Jan 20, 2015 · 3 minutes

It's strange to think smartphones, the location-aware devices so many people use to navigate both their digital and material worlds, can make it harder for 911 operators to learn where an emergency call has been placed. But that's exactly the case -- and since the Federal Communications Commission estimates 70 percent of 911 calls are made from wireless phones, it's a problem that affects many people across the country.

BlueLight hopes to change that with a mobile application which tells people their current address when they want to call 911, automatically routs emergency calls to campus security in universities across the United States, and allows consumers to share their location with trusted contacts with a feature called "On My Way." (And no, it has no relation to the MDMA discussion forum with the same name.)

The app works like this: whenever someone wants to get in touch with emergency responders, they launch BlueLight and tap a large button dedicated to dialing the proper phone number. If the person is calling 911 the app then launches a dialer which displays their current address -- which is useful if they're traveling and don't know their exact location -- and if they're calling campus officials it references local landmarks.

Many small decisions have informed BlueLight's design and functions. People might accidentally make false calls if it's too easy to use, so the app has a five-second timer which causes a smartphone to vibrate, making it almost impossible not to notice that a call is about to be made. The company has also rented servers across the country to ensure that an issue in Utah doesn't prevent someone in Idaho from using the app.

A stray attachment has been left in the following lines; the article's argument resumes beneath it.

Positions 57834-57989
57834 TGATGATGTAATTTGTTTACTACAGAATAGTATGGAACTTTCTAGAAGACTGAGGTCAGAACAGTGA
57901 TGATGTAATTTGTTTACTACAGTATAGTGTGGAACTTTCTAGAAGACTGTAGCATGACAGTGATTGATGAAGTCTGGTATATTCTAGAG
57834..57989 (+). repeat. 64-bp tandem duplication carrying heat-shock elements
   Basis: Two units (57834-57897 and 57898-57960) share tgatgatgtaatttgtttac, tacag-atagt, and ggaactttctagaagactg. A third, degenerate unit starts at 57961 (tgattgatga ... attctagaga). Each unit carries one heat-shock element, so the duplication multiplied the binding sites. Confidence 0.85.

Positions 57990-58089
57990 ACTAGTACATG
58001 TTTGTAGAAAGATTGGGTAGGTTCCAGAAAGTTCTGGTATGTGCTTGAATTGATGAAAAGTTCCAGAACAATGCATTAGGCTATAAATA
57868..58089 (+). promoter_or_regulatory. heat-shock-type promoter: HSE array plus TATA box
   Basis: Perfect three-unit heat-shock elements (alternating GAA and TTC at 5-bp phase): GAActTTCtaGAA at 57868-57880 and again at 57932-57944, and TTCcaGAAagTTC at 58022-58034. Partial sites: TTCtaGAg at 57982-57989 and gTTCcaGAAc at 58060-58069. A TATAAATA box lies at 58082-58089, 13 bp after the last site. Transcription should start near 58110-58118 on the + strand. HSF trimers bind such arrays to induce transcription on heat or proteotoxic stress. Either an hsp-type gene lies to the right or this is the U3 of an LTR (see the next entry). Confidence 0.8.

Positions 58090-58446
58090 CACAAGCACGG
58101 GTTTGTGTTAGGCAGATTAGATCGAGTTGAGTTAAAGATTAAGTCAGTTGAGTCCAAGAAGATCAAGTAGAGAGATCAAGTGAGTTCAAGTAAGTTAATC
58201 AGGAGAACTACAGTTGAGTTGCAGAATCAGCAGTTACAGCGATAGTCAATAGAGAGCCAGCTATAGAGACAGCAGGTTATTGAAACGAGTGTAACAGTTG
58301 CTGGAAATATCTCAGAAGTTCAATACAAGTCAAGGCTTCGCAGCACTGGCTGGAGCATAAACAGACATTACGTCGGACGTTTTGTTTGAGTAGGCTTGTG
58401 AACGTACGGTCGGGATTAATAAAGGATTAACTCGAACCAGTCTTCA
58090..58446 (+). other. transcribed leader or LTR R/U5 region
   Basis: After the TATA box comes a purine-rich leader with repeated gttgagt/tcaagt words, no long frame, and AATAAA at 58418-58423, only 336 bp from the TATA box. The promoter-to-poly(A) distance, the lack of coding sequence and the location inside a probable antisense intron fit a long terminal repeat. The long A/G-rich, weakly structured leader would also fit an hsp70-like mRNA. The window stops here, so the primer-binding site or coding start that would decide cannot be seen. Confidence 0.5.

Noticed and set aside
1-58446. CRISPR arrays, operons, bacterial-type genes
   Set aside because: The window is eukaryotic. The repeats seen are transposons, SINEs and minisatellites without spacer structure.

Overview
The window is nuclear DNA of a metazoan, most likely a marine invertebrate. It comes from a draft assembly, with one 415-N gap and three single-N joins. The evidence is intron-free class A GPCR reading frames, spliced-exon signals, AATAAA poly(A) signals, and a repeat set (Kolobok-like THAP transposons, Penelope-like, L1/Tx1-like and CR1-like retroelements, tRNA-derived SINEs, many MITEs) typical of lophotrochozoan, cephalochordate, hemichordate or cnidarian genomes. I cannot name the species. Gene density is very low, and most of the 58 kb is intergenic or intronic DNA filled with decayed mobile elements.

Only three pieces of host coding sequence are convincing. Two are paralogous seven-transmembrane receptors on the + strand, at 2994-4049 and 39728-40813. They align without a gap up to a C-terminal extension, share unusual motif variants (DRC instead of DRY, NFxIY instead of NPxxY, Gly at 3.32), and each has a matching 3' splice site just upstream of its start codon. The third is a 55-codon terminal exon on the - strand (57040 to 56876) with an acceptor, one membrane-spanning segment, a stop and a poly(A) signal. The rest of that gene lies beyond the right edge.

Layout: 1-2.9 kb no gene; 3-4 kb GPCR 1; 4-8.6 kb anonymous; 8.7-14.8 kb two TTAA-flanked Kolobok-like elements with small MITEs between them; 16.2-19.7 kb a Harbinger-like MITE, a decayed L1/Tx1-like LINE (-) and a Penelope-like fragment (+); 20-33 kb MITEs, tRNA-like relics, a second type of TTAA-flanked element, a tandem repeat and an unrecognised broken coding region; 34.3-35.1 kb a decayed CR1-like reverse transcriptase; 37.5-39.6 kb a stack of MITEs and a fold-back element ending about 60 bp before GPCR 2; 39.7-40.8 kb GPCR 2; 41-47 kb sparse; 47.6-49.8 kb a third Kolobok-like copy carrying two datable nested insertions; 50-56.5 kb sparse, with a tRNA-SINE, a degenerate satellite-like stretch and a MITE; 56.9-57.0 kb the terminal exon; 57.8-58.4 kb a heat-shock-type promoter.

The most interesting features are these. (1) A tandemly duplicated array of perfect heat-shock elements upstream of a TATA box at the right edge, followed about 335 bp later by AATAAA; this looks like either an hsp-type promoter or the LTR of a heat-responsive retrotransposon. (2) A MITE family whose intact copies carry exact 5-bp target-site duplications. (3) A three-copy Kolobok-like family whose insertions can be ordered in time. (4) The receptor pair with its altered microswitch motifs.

Out of necessity, BlueLight has designed its application without allowing for the iterative process by which most mobile software is developed. Something as important as placing an emergency call needs to be reliable, BlueLight founder Preet Anand says, which means the company can't fiddle too much with the design. "We have to be designing for the fact that you may literally never open BlueLight again," he says.

On My Way, the feature that allows consumers to share their location with family members if they're traveling or meeting someone they don't know, is meant to mitigate that risk.

“The thing we do better than anything else, and will do better than anyone else, is emergency call routing and information," Anand says. "But ideally you don’t just think of our brand when you’re having emergencies. You associate it with safety."

The company is effectively painting itself into a corner with many of its decisions. It can't change its app too much, because tinkering with the design might cost someone their life. It can't suddenly pivot away from its goal of bringing emergency calls into the 21st century because it's asking people to trust it with their safety. And it can't ask for money from colleges, which will provide most of its revenue, without a good product.
Anand recognizes this, and he's willing to offer BlueLight to consumers with the hope that it will eventually become self-sustaining by convincing universities their students are better served with its app than a patchwork of systems that can fail at critical times. From there BlueLight aims to offer similar features for emergency calls made off-campus as the company continues to polish its existing features.
It's a risky business to enter. But the fact that BlueLight is willing to work on something as important as the emergency response system with no guarantee that it will become successful is admirable, and it's better than yet another company working on a messaging startup or email application or "Uber for whatever."